But my favourites here are two poems in which you can finally sense some of Mooney’s own lived emotion, both of them, not coincidentally, about having a child. These are a poem called “Fertility” (the longer of two by that title) and the title sequence “Don’t Be Interesting.” Let me leave you with section iii of that sequence, which is the one truly moving thing in the book:

When the man sings of You
he means Jesus.

 

But when I sing of You
I mean you.

 

Take my love songs seriously,
in spite of me.

 

For when I sing of You
I mean you.

It shows you what Mooney is capable of when he finally puts his rhetorical skills to work for something deeper than fun and games. And what I would murmur to Mooney, from one aesthete to another, is that the poetic values of strong emotion, truth-to-life and ethical force that show up as if by accident in the best handful of poems in this book are all, from the perspective of poetry as an art, aesthetic values—which is to say, constitutive values of a strong poetic style.

Before you even get to the title page of Matt Rader’s fourth collection, Desecrations, you encounter one of the best things in the book, a brilliant translation of the first six tercets of Dante’s Inferno into anachronistic slang. Here’s the first one:

In the milieu of middle age, life left —
Turned me to a wooded maze and the good
Old way forward went AWOL, 404, MIA.

Tell me that didn’t make you smile. All 18 lines are so good, in fact, I would love to see Rader finish the first canto, at least—or, hell, translate the whole thing.

After such an auspicious start, I was bewildered to find myself 30 pages into the book before I hit another poem I liked at all. Rader’s go-to technique is plain (and often dull) narrative, interrupted continually with apparently random disjunction, a splicing together of disparate subjects whose connection is so tenuous it is merely puzzling—non sequiturs to the point of readerly indifference—and it soon becomes so predictable you can feel the shifts coming, so they lose even their effect of surprise. I kept muttering “this is so random,” over and over to myself with increasing exasperation as I read. (At one point in the book, Rader actually explains the obscure connections in one of the other poems—two calm horses in a field are somehow meant to represent two drunken men in a bar brawl—but when you return to that poem and reread it, the connection just is not there.) Moreover, the writing lacks the energetic diction of that opening translation, which would have done much to improve these poems.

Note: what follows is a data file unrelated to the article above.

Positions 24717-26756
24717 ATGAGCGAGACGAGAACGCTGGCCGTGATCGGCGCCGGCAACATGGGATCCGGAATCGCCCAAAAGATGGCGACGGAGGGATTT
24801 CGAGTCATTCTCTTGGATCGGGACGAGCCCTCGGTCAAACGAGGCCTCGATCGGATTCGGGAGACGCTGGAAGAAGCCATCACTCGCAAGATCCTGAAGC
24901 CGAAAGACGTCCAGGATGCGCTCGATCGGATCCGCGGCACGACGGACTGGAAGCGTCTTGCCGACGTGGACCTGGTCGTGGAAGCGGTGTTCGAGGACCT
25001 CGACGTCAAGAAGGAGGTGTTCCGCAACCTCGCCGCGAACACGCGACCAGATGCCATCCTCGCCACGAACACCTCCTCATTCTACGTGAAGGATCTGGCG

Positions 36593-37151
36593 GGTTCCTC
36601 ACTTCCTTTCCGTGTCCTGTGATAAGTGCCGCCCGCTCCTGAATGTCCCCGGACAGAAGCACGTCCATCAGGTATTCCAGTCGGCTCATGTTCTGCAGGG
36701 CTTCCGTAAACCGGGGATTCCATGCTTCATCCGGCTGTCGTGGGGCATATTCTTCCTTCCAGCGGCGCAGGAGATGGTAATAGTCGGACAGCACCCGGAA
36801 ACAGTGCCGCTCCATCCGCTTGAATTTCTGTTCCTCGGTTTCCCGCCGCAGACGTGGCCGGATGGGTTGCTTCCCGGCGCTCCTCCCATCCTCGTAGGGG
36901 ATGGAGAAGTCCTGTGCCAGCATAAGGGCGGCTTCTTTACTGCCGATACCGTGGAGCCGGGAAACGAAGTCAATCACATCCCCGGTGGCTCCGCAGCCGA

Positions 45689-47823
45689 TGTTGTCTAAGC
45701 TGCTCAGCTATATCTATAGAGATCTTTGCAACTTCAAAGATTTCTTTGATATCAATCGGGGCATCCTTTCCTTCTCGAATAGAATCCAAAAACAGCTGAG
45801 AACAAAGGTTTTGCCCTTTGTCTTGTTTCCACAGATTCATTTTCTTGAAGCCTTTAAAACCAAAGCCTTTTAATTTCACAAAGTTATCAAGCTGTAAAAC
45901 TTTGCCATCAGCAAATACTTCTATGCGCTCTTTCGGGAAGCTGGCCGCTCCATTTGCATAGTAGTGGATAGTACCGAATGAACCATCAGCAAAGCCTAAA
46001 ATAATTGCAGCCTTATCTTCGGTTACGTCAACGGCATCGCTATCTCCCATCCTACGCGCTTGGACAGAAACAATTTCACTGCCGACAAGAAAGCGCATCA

Fortunately, there are notable exceptions. One, “The Assassination of Achilles the Cruel,” is like the Dante translation in its wild, slangy diction, but here it imagines an event from the Iliad that does not quite happen there, like a Mad Magazine or Asterix treatment of Homer. Another is “From Treaty Six, Fort Carlton, Fort Pitt and Battle River, 1876,” a found poem that Rader chose partly for its biblical rhythms and partly for the devastating self-damnation of its final line.

The other happy exceptions are six good blank sonnets scattered throughout the last half of the book, including “The Irish Cliffs of Moher by Wallace Stevens,” “The Dead Know All About Us,” “Knowth, Brú na Bóinne, Co. Meath, Ireland,” “Dove Creek Hall (Formerly Swedes’ Hall)” and “Alice Munro.” Rader is much better in these—first, because the brevity of the form prevents him from going off on dull and insignificant tangents, and, second, because he pays careful attention to the sounds of his words. Let me leave you with one of the best, “Divis and the Black Mountain, Belfast, Northern Ireland”:

We’re not of here and the heathland can’t see

Us and our camera beyond the kissing gate

With the bog cotton and heather and yellow

Bog asphodels, with the hare and the rare

Bog-spotted orchid, the wheaters and reed

Buntings, their circuits and transistors

Alerting us to our own presence, the one

Lost whimbrel hopscotched from the Hebrides.

Only the cattle feeding in the mud beneath

The slow dark fleet of clouds track us

Up the sheep path past the badger sett

To the transmitter mast the British pitched

When the only people who shared this view

Shared it through riflescopes, handheld radios.

That’s more like it. Here, the time shift at the end to an imagined past is introduced as a natural part of the grammar, and gives the sonnet its volta, instead of just being dropped in out of nowhere for no apparent reason.

But what is most lovely here is the sound. Just read it aloud, slowly, right now, and you will hear what I mean.